Postmenopausal skin aging is often neglected in the “classical” aging concept, as its impact is difficult to estimate. In women, intrinsic and postmenopausal aging are linked. There is an array of technologies designed to aid skin changes from intrinsic aging or menopause. Examples of actives clinically tested, although on forearms and not facial skin, include c-xyloside, which was shown to repair the DEJ,11 and bifidobacterium-fermented soy milk extract, which improved skin elasticity.12

Skin aging is an interplay of the different types of aging that differs between individuals; the best approach entails the use of multifunctional active ingredients that address more than one type. Also, shifting consumer attitudes toward a more holistic approach to skin health represents the next educational challenge for skin care and beauty brands.


  1. Anti-aging, in-cosmetics 2013, www.in-cosmetics.com/en/sessions/1325/anti-aging (Accessed Mar 10, 2013)
  2. DA Gunn et al, Why some women look young for their age, PLoS ONE, 4(12) e8021, doi:10.1371/journal.pone.0008021, www.plosone.org/article/info:doi/10.1371/journal.pone.0008021 (Accessed Mar 10, 2013)
  3. P Quatresooz, C Piérard-Franchimont, M Kharfi, K Al Rustom, CA Chian, R Garcia, MR Kamoun, GE Piérard, Skin in maturity: The endocrine and neuroendocrine pathways, Int J Cos Sci, 29(6) (2007) 1–7, http://onlinelibrary.wiley.com/doi/10.1111/j.1467-2494.2007.00350.x/full (Accessed Mar 10, 2013)
  4. AK Langton, MJ Sherratt, CE Griffiths and RE Watson, A new wrinkle on old skin: The role of elastic fibres in skin aging, Int J Cosmet Sci, (2010) www.ncbi.nlm.nih.gov/pubmed/20572890 (Accessed Mar 10, 2013)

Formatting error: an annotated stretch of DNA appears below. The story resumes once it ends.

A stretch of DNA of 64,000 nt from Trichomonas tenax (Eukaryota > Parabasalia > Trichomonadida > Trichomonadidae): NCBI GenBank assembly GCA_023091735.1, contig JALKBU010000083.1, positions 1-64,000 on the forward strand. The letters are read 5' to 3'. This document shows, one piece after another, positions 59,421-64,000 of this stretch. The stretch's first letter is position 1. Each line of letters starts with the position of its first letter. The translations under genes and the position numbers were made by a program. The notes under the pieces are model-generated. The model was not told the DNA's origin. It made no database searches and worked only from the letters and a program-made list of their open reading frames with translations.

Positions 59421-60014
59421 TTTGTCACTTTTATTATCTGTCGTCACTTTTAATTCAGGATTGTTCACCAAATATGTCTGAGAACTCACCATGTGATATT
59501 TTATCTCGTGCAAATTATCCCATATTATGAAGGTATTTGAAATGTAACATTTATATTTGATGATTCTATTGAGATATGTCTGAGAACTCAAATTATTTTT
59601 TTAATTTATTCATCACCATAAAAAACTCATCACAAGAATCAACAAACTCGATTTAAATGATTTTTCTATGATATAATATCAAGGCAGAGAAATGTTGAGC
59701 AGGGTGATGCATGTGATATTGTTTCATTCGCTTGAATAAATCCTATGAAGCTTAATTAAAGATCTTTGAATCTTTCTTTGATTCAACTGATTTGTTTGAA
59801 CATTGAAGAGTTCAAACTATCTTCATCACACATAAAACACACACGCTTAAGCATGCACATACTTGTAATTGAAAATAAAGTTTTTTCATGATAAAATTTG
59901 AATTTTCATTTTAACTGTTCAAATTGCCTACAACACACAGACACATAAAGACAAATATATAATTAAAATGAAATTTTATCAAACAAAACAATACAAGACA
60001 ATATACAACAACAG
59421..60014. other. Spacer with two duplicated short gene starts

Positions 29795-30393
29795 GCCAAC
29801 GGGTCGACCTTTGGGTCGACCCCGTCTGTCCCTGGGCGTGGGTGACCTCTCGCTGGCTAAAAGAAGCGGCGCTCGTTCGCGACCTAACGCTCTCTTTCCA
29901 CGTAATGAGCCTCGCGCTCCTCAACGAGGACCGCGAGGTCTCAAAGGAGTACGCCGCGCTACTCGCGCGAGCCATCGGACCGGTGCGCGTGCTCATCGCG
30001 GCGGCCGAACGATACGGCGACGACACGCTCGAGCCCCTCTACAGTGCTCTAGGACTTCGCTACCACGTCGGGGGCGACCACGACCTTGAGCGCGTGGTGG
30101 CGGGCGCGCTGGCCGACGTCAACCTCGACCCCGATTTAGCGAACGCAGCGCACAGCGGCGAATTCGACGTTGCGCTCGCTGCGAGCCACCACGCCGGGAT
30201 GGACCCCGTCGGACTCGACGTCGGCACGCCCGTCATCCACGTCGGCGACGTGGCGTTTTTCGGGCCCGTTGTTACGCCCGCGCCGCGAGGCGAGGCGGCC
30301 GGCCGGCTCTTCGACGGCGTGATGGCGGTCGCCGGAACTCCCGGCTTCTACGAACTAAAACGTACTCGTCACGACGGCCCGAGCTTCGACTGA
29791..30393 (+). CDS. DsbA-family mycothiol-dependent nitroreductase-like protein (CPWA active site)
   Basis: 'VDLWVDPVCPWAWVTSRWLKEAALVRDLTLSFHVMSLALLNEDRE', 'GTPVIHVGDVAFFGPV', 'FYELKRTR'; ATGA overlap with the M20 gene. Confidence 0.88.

5. D Model, Smoker’s face: An underrated clinical sign?, Br Med J (Clin Res Ed), 291(6511) 1760–1762 (Dec 21–28 1985) www.ncbi.nlm.nih.gov/pubmed/3936573 (Accessed Mar 10, 2013)
  6. C Piérard-Franchimont, F Cornil, J Dehavay, F Deleixhe-Mauhin, B Letot and GE Piérard, Climacteric skin ageing of the face—A prospective longitudinal comparative trial on the effect of oral hormone replacement therapy, Maturitas, Jun 21 32(2) 87–93 (1999), www.ncbi.nlm.nih.gov/pubmed/10465376 (Accessed Mar 10, 2013)
  7. MG Shah and HI Maibach, Estrogen and skin. An overview, Am J Clin Dermatol, 2001 2(3) 143–150, www.ncbi.nlm.nih.gov/pubmed/11705091 (Accessed Mar 10, 2013)
  8. GE Piérard, The quandary of climacteric skin aging, Dermatology, 193(4) 273–274 (1996), www.ncbi.nlm.nih.gov/pubmed/8993948 (Accessed Mar 10, 2013)
  9. G Nole and AW Johnson, An analysis of cumulative lifetime solar ultraviolet radiation exposure and the benefits of daily sun protection, Dermatol Ther, 17 Suppl 1:57–62 (2004) www.ncbi.nlm.nih.gov/pubmed/14728700 (Accessed Mar 10, 2013)
  10. GE Piérard, Skin ageing, a fresh look at an old story, J Cosmet Dermatol, Jan 3(1) 1 (2004), www.ncbi.nlm.nih.gov/pubmed/17163940 (Accessed Mar 10, 2013)
  11. C Deloche, AM Minodo, BA Bernard, F Bernerd, F Salas, J Garnier and E Tancrède, Effect of c-xyloside on morphogenesis of the dermal epidermal junction in aged female skin. An ultrastructural pilot study, Eur J Dermatol, Mar–Apr 21(2) (2011)
  12. K Miyazaki, T Hanamizu, T Sone, K Chiba, T Kinoshita and S Yoshikawa, Topical application of Bifidobacterium-fermented soy milk extract containing genistein and daidzein improves rheological and physiological properties of skin, J Cosmet Sci, Sep–Oct 55(5) 473–479 (2004)

Katerina Steventon, PhD, of FaceWorkshops, is an independent consultant to the skin care industry and the general public. She holds a doctorate in transdermal absorption and has more than 20 years of experience in skin research at companies, including Shiseido, Juvena/LaPrairie, and Smith and Nephew Wound Management. Her consultancy provides objective recommendations to consumers on personalized skin care routines and facial treatments, and her column, “Consumer Perspective,” will provide readers with unique insight on this commercial/scientific interface. [email protected].